Intrusion Detection Research Papers

Intrusion Detection Research Papers-21
In Section 6, we present and thoroughly discuss the results of the first set of experiments that aimed to serve as a proof of concept.In Section 7, we discuss the results of the second set of experiments that investigated threshold adaptation under different feature sets and data balance scenarios.

In Section 6, we present and thoroughly discuss the results of the first set of experiments that aimed to serve as a proof of concept.In Section 7, we discuss the results of the second set of experiments that investigated threshold adaptation under different feature sets and data balance scenarios.

For example, a network under high volume attacks, such as denial of service (Do S) or scan attacks, would have different class (normal to attack) distributions than when under low volume, but stealthy attacks such as SQL injection and command-and-control (C&C). Due to the traffic evolution, most, if not all, of these assumptions are violated in real environments, as new traffic will start to exhibit different statistical properties to those of the training data.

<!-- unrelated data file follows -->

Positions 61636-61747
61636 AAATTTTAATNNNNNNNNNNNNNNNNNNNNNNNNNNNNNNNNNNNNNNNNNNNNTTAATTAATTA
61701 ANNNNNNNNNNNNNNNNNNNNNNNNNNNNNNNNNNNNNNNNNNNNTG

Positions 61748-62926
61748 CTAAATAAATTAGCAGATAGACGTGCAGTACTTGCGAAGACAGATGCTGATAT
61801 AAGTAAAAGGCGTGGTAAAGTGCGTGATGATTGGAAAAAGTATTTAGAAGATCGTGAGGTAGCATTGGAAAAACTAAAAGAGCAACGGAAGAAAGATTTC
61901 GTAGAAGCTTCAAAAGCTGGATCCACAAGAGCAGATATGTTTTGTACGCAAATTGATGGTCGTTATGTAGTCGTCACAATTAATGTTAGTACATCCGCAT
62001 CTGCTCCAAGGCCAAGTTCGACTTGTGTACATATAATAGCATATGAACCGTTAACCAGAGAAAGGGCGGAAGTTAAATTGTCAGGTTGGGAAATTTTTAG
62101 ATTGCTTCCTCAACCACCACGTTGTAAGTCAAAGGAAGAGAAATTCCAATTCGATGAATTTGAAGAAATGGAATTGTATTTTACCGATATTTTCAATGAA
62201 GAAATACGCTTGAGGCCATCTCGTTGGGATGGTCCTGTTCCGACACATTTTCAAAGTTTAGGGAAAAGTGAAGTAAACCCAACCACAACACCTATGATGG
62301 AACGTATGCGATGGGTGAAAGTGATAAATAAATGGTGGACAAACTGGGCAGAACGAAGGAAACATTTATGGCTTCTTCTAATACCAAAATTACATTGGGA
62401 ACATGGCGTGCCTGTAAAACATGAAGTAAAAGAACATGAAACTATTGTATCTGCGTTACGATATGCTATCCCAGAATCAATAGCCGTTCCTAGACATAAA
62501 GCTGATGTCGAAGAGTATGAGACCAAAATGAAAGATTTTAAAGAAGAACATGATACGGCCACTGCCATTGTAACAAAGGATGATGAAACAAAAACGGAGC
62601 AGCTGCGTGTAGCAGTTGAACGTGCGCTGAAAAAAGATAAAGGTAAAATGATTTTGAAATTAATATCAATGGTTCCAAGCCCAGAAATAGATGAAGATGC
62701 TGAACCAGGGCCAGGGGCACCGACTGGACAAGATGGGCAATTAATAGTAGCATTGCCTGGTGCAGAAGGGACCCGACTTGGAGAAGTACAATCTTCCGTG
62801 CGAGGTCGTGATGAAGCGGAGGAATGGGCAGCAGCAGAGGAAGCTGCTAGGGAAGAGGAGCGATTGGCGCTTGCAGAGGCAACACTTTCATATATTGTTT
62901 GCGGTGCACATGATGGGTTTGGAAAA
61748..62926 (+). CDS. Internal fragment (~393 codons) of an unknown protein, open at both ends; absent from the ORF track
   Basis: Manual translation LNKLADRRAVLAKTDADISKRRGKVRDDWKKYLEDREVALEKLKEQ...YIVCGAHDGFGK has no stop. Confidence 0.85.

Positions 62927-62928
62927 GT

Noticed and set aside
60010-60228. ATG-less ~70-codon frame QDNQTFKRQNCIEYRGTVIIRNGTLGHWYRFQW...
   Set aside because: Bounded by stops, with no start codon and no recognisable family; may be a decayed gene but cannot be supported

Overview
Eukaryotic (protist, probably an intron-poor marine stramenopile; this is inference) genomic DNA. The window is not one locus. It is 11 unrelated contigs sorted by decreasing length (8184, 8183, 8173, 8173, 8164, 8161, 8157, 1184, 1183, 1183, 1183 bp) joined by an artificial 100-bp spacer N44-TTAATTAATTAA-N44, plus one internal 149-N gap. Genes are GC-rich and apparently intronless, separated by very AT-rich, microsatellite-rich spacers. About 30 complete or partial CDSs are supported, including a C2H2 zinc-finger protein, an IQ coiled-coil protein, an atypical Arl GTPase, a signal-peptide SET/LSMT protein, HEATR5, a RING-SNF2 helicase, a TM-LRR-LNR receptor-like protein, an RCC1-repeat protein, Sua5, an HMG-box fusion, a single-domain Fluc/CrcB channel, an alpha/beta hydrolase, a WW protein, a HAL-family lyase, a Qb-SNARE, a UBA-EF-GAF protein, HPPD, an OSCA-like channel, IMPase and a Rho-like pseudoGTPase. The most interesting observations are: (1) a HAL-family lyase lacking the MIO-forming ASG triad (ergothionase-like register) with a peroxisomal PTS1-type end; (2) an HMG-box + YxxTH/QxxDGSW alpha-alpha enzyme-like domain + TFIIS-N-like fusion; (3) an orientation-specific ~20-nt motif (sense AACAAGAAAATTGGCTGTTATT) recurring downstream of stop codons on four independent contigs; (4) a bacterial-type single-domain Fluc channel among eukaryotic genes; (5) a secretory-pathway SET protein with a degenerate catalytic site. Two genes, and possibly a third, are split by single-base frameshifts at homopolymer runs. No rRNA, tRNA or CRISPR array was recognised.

Unpredictable differences between the training and evaluated (tested) data can be introduced over time because of such traffic evolution, known as concept drift.

Finally, Section 8 concludes this work and lists future work and directions.

In a typical (batch-based) scenario, a network-based anomaly ID model would be built to protect specific environments from attackers.

As network traffic evolves over time, due to changes in services and users and their behaviours, the capability of these methods to adapt to such changes is being challenged.

Ever evolving traffic makes the process of building ID models a particularly challenging task, as learning all possible variations of traffic patterns for all different kinds of traffic and users is an impossible quest.

The effects of threshold adaptation on improving accuracy were statistically analysed.

Of the three compared algorithms, Random Forest was the most adaptable and had the highest detection rates.

The model building phase would require some training data that were previously captured from old traffic to generate the ID model, which would be tuned and set to detect anomalous behaviours.

However, as such a model is used to analyse new, real traffic, it will suffer from high false alarms and low detection accuracy.

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